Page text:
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Special Issue "Organometallic Chemistry"

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A special issue of Molecules (ISSN 1420-3049).

Deadline for manuscript submissions: closed (30 April 2011)

Special Issue Editor

Guest Editor
Prof. Dr. Brian J. Frost

Department of Chemistry, University of Nevada, USA
Website | E-Mail
Interests: aqueous organometallic chemistry; mechanistic organometallic chemistry; biphasic catalysis; water soluble phosphine ligands; green chemistry

Special Issue Information

Dear Colleagues,

Organometallic chemistry is a broadly defined area at the intersection of inorganic and organic chemistry. The chemistry of compounds containing metal carbon and metal hydrogen bonds has been extensively explored and continues to dominate much of the research in catalysis. Over the years organometallic complexes and compounds have found tremendous utility in numerous areas including, but not limited to, organic synthesis, catalysis, and medicinal chemistry. The focus of this special issue is to present papers that cover the wide range of organometallic chemistry including: synthesis, structure, and reactivity of compounds containing metal carbon bonds. Organometallic complexes with applications in medicinal chemistry, catalysis, or other synthetically useful transformations will be of particular interest. For the purposes of this special issue any isolable compound, proposed intermediate, or transition state containing a metal or metalloid with a bonding interaction to carbon or hydrogen will be considered "organometallic". Manuscripts "in the spirit" of organometallic chemistry will also be considered.

Prof. Dr. Brian J. Frost
Guest Editor

Keywords

  • catalysis
  • metal catalyzed organic transformations
  • organotransition metal chemistry
  • mechanistic organometallic chemistry
  • biologically active organometallic compounds
  • metal hydrides
  • organometallic reactions in alternative media
  • aqueous organometallic chemistry

Published Papers (8 papers)

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Research

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Open AccessArticle The Suzuki Reaction in Aqueous Media Promoted by P, N Ligands
Molecules 2011, 16(8), 6215-6231; doi:10.3390/molecules16086215
Received: 8 June 2011 / Revised: 19 July 2011 / Accepted: 20 July 2011 / Published: 25 July 2011
Cited by 12 | PDF Full-text (620 KB)
Abstract
The synthesis and structure of palladium complexes of trisubstituted PTA derivatives, PTAR3, are described. Water-soluble phosphine ligands 1,3,5-triaza-7-phosphaadmantane (PTA), tris(aminomethyl)phosphine trihydrobromide, tri(aminomethyl) phosphine, 3,7-dimethyl-1,5,7-triaza-3-phosphabicyclo[3,3,1]nonane (RO-PTA), 3,7-diacetyl-1,3,7-triaza-5-phosphabicyclo[3.3.1]nonane (DAPTA), lithium 1,3,5-triaza-7-phosphaadamantane-6-carboxylate (PTA-CO2Li), 2,4,6-triphenyl-1,3,5-triaza-7-phosphatricyclo [3.3.1.1]decane, and 2,4,6-triphenyl-1,3,5-triaza-7-phosphatricyclo[3.3.1.1]decane were used as ligands for palladium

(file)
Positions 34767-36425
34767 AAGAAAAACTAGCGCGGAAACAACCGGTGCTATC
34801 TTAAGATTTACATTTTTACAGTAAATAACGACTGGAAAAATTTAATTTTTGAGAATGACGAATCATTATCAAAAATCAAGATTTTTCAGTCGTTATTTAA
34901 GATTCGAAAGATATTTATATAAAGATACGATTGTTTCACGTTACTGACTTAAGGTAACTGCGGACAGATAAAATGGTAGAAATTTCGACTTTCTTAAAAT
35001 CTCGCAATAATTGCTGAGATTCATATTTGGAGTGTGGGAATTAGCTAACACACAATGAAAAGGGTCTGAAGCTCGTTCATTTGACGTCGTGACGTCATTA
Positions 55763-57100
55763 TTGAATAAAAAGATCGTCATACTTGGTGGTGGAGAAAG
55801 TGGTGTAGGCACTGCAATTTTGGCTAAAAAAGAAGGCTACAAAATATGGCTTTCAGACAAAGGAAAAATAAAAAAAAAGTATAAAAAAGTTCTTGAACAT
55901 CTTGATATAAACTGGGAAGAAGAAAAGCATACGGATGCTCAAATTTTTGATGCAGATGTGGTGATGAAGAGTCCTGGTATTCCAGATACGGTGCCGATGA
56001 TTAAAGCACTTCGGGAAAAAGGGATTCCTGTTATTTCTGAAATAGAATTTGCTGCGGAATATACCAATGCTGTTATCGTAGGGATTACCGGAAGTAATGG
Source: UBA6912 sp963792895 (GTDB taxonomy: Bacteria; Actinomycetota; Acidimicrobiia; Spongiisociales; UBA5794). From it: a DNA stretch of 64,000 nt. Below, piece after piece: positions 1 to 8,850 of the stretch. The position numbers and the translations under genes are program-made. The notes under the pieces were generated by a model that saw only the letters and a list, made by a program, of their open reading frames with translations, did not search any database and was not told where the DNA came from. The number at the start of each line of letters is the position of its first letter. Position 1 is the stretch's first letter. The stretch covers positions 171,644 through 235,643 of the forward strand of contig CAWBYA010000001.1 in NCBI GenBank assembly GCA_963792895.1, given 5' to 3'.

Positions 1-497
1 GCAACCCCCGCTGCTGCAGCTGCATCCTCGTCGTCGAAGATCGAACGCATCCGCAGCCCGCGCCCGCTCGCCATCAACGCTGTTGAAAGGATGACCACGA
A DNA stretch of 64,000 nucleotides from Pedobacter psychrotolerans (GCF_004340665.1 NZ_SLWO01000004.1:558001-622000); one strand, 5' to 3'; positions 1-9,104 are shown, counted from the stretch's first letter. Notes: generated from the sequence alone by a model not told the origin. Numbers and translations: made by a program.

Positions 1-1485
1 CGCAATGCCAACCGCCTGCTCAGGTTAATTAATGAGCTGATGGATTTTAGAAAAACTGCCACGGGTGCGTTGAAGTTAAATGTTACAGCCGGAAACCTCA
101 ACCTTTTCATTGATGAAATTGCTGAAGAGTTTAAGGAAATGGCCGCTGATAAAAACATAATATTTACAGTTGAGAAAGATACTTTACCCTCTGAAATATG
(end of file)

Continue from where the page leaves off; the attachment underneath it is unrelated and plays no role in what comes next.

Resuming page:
[...] Read more.
The synthesis and structure of palladium complexes of trisubstituted PTA derivatives, PTAR3, are described. Water-soluble phosphine ligands 1,3,5-triaza-7-phosphaadmantane (PTA), tris(aminomethyl)phosphine trihydrobromide, tri(aminomethyl) phosphine, 3,7-dimethyl-1,5,7-triaza-3-phosphabicyclo[3,3,1]nonane (RO-PTA), 3,7-diacetyl-1,3,7-triaza-5-phosphabicyclo[3.3.1]nonane (DAPTA), lithium 1,3,5-triaza-7-phosphaadamantane-6-carboxylate (PTA-CO2Li), 2,4,6-triphenyl-1,3,5-triaza-7-phosphatricyclo [3.3.1.1]decane, and 2,4,6-triphenyl-1,3,5-triaza-7-phosphatricyclo[3.3.1.1]decane were used as ligands for palladium catalyzed Suzuki reactions in aqueous media. RO-PTA in combination with palladium acetate or palladium chloride was the most active catalyst for Suzuki cross coupling of aryl bromides and phenylboronic acid at 80 °C in 1:1 water:acetonitrile. The activity of Pd(II) complexes of RO-PTA is comparable to PPh2(m-C6H4SO3Na) (TPPMS) and P(m-C6H4SO3Na)3 (TPPTS) and less active than tri(4,6-dimethyl-3-sulfonatophenyl)phosphine trisodium salt (TXPTS). Activated, deactivated, and sterically hindered aryl bromides were examined, with yields ranging from 50% to 90% in 6 h with 5% palladium precatalyst loading. X-ray crystal structures of (RO-PTA)PdCl2, (PTAR3)2PdCl2 (R = Ph, p-tert-butylC6H5), and PTAR3 (R = p-tert-butylC6H5) are reported. Full article
(This article belongs to the Special Issue Organometallic Chemistry)
Open AccessArticle Bent Dinuclear Platinum(II) Halo-Bridged Carbonyl Complexes
Molecules 2011, 16(7), 6082-6091; doi:10.3390/molecules16076082
Received: 24 June 2011 / Revised: 14 July 2011 / Accepted: 18 July 2011 / Published: 20 July 2011
Cited by 1 | PDF Full-text (469 KB)
Abstract
Crystals of trans-Pt2(μ-X)2X2(CO)2 (X = Br, I) have been grown and their molecular and crystalline structures have been solved by X-ray diffraction methods. In both cases the dinuclear molecules are bent, with a